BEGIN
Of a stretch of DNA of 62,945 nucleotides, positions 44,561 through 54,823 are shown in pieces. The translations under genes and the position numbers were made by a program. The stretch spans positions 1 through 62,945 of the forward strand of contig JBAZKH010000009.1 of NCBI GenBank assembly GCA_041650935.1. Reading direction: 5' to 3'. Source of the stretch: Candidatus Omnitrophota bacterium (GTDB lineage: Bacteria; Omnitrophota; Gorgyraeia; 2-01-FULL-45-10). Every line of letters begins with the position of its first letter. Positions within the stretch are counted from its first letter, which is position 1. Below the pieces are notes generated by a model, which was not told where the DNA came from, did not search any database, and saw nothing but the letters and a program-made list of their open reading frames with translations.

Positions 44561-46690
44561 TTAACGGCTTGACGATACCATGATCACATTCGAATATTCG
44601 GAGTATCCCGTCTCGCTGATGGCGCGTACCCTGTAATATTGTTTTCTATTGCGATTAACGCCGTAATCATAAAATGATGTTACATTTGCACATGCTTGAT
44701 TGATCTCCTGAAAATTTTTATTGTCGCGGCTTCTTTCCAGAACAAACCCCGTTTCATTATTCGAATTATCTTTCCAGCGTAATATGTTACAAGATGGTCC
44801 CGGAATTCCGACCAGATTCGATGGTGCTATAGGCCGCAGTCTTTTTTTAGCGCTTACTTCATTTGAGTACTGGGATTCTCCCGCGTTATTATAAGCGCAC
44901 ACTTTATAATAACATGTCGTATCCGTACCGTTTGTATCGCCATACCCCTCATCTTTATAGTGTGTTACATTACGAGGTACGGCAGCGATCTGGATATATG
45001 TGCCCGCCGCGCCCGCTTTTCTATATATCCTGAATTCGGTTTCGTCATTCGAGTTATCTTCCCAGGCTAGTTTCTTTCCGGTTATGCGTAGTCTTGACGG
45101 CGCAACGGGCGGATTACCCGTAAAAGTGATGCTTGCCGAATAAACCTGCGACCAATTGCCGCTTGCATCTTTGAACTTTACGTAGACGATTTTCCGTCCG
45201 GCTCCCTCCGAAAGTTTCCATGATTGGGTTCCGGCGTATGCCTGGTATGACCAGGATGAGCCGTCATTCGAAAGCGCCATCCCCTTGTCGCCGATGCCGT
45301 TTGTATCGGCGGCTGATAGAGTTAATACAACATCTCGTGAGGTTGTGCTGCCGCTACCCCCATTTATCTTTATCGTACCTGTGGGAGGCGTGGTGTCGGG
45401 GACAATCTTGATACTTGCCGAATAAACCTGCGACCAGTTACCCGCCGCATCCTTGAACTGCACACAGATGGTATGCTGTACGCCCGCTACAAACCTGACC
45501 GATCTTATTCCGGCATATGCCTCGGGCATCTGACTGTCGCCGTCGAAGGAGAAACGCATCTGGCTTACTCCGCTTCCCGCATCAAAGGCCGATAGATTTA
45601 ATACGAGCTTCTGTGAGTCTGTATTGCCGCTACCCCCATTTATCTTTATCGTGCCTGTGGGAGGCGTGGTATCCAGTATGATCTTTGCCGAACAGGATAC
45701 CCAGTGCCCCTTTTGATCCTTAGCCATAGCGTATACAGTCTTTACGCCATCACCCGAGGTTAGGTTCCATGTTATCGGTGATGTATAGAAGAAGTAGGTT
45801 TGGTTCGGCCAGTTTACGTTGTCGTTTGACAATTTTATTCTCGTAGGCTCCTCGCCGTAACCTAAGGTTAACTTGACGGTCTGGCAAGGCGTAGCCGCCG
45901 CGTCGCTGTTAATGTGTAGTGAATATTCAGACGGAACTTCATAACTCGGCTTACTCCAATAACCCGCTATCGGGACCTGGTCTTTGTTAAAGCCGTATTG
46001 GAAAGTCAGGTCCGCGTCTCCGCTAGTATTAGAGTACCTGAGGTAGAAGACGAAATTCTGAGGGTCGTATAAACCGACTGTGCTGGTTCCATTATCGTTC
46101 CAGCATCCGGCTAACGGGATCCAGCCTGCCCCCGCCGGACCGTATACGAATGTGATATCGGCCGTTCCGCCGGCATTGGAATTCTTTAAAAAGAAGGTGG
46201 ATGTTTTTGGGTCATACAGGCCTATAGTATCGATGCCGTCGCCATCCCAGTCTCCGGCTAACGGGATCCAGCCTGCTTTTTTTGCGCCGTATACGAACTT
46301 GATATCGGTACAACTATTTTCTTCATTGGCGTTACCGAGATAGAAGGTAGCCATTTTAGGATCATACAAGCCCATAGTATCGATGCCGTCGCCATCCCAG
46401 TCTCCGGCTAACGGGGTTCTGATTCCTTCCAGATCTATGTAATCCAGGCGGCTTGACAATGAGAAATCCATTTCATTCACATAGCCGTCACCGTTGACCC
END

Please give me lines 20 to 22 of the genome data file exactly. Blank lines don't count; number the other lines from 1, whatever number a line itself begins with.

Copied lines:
46201 ATGTTTTTGGGTCATACAGGCCTATAGTATCGATGCCGTCGCCATCCCAGTCTCCGGCTAACGGGATCCAGCCTGCTTTTTTTGCGCCGTATACGAACTT
46301 GATATCGGTACAACTATTTTCTTCATTGGCGTTACCGAGATAGAAGGTAGCCATTTTAGGATCATACAAGCCCATAGTATCGATGCCGTCGCCATCCCAG
46401 TCTCCGGCTAACGGGGTTCTGATTCCTTCCAGATCTATGTAATCCAGGCGGCTTGACAATGAGAAATCCATTTCATTCACATAGCCGTCACCGTTGACCC